A tragedy on the heels of joy

The immeasurable loss of Arnulfo Timoteo Garcia

Arnulfo Garcia, 2014                                                                photo by Peter Merts

Yesterday I was shocked to hear that our beloved Arnulfo Garcia was killed, along with his sister, in a car crash early in the morning near Hollister, California. All I know so far from what I could glean online is that a big rig hit them. I am shocked and from the communication I’ve had with others yesterday and today, his death is a huge earthquake affecting the lives of many. The tragic nature of the loss of Arnulfo to the world feels magnified a hundred-fold by the fact that he was released from prison only two months ago, after many years of incarceration. He was ecstatic. How often have I heard him talking about his daughter–his love for her was so enormous he could barely contain it, and I believe it motivated much of his tireless energy for improving himself and for wanting to work for the good of others. My heart breaks for her and for the whole big Garcia family, all recently and joyfully reunited. I hadn’t had a chance to see Arnulfo yet since he’d gotten out because he was so busy staying with one family member or another, seeing his daughter, reunion after reunion. And so many plans. I don’t think I’ve ever known anyone with as many big plans as Arnulfo Garcia, especially not someone so likely to pull them off.

I received a text from Arnulfo just a few days after he was out of prison. It included a photo of him standing next to a car smiling, in a white shirt–not blue. The photo is a little overexposed which makes the white shirt glow with a kind of angelic aura.  It seemed to be exuding the supernatural gratitude he was feeling at how things were working out. I was so happy for him.

Arnulfo was a part of Brothers in Pen for at least six years. I can’t remember exactly when he joined. He arrived in the class with a several-inch-tall stack of paper—just a section of what he’d written on his memoir so far. At that time, I think 2010 or so, he said he’d already written 10,000 pages. 10,000 pages! He had a mesmerizing writing style. His memoir pieces were always like one endless camera shot moving across the scene, probing it for truth, insight, humor. A memoir of 10,000 pages is no doubt in need of some editing, but it was always hard to know where to cut his flow, how to pull it in, because whatever he looked at he saw. This was how I experienced Arnulfo–he looked, he saw, he engaged. Arnulfo was a leader and a lover of people, a larger-than-life personality who made things happen and brought people along with him. It seemed to me that all his plans were about making things better for somebody or group of people.

Of course, I heard about some of his conflicts too. And I joked with him about how, while editor of the San Quentin News, it happened that so many front pages of that paper featured a photo of him. But it was true that all those photos featured him as he was engaged with countless projects, plans, panel discussions, summits. He was everywhere, talking with everyone, smiling and opinionating and listening and networking and making plans.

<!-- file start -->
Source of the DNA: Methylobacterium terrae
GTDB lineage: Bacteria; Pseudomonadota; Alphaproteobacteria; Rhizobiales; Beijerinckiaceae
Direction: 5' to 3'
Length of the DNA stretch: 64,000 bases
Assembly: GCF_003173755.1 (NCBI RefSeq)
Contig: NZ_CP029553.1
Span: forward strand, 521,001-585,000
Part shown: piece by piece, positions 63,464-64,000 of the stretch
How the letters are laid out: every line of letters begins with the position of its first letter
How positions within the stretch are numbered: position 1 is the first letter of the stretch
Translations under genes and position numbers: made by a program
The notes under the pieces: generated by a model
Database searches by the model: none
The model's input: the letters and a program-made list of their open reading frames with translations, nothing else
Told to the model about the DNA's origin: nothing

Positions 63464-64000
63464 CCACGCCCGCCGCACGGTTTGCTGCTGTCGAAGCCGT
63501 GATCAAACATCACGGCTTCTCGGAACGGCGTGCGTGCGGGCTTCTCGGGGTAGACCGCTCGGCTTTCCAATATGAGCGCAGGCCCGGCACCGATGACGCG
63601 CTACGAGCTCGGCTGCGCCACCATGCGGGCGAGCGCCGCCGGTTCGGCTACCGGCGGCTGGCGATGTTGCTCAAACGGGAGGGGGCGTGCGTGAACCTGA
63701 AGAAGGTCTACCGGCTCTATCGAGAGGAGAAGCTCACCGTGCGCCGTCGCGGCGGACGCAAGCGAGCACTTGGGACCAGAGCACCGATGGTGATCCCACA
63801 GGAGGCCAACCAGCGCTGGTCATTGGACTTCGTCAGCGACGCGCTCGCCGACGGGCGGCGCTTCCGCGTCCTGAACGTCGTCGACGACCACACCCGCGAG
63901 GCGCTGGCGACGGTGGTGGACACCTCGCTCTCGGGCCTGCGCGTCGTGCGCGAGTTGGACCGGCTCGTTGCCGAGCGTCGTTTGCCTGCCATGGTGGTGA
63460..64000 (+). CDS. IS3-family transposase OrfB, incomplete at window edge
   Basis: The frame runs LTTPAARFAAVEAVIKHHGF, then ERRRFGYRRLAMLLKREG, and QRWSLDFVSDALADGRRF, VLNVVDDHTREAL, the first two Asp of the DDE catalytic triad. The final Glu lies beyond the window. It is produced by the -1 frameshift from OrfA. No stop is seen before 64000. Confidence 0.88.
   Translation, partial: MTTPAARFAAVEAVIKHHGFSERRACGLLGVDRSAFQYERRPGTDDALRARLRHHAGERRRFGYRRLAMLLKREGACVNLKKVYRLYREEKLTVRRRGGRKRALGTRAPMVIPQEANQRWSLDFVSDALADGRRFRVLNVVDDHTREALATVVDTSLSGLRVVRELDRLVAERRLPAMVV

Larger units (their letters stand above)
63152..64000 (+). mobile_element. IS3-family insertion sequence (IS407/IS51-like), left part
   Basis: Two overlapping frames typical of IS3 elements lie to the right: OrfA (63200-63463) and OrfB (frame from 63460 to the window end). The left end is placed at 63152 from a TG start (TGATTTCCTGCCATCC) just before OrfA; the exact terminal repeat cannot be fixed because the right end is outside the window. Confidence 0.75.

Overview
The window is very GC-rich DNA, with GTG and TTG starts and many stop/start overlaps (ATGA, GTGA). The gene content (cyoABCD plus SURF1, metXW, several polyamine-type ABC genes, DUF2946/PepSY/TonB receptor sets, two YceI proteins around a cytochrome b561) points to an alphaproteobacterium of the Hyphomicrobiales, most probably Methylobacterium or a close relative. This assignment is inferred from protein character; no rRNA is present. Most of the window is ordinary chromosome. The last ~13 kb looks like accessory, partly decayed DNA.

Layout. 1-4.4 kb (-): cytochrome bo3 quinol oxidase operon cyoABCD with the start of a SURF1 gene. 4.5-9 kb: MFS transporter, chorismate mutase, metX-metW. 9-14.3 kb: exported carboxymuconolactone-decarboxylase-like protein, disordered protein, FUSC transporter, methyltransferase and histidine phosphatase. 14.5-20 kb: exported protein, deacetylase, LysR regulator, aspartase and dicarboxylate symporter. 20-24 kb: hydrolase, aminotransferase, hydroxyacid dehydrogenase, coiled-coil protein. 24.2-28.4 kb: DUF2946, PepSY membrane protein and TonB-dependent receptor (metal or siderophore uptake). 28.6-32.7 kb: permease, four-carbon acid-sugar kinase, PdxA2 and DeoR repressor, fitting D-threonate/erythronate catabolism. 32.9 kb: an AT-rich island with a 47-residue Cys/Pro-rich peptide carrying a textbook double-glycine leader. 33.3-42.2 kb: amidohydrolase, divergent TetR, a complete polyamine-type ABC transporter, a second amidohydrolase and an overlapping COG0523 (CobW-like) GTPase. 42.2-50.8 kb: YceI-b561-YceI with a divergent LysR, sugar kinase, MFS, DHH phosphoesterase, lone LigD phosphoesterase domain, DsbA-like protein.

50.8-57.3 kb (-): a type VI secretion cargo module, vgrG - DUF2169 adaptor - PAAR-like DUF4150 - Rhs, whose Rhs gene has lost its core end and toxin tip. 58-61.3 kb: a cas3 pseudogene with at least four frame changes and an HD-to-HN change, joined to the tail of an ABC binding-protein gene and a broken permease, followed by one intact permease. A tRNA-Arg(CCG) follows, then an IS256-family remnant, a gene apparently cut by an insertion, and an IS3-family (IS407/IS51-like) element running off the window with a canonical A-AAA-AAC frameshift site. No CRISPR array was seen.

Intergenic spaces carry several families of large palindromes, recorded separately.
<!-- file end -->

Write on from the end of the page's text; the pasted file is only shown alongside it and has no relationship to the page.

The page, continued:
I regret that I have only taken the time to write about his death, and did not write a celebratory post upon his release. I have not done well at recording the milestone moments relating to the Brothers in Pen, such as the recent release well worth celebrating of Kenny Brydon a few weeks ago, after 39 years, or of Aly Tamboura last year. Arnulfo’s release was an achievement of Mt. Everest-scaling proportions. To have him survive decades of dangers, toils and snares and find his way to this pinnacle of arrival, and then have him snatched away–this is not one of those “great circle of life” moments. This is a moment where death feels like the enemy. I pray for Arnulfo’s family and many loved ones that the enemy would not snatch away all the good Arnulfo was gathering, but that his blessing would continue like light refracting through the prism of those of us still here.

His dear friend Sonya Shah said in a tribute to him which I read this morning, “I often joked with him, that had circumstance been different he would have been the President of Mexico, or the President of anything good.” I think Arnulfo was the President of something good, and we all responded to his leadership and affection. I wish I had had a chance to say thank you.

UPDATE: a GoFundMe campaign has been started to raise money for funeral expenses and for his daughter: https://www.gofundme.com/arnulfo-t-garcia-memorial

Two articles have come out on Arnulfo:




About Brothers In Pen

Brothers in Pen is the collective name of the Wednesday Night Creative Writing Class at San Quentin State Prison facilitated by Zoe Mullery.
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One Response to A tragedy on the heels of joy

  1. John Wedgwood Golden says:

    I had one encounter with Arnulfo ! Back in my Q time 1970’s I never would have referred to Arnulfo by his first name ! Only his last name ! For I was a Correctional Officer in San Quentin long before Arnulfo’s Q time ! Yet he saw to it that my Photography book Once Upon A Time At San Quentin was reviewed by San Quentin News ! For an Inmate to reach out to an Officer says much about this man ! Since there will all ways be a barrier between these two classes of people ! The last word I received from Arnulfo pertained to the book ! Did I want him to send it back to me or not ? Here was a Man who had all ready spent 17 years in Q giving ” ME ” a choice ! I told him to keep the book in memory of all the people both Staff and Inmates that San Quentin screwed over !

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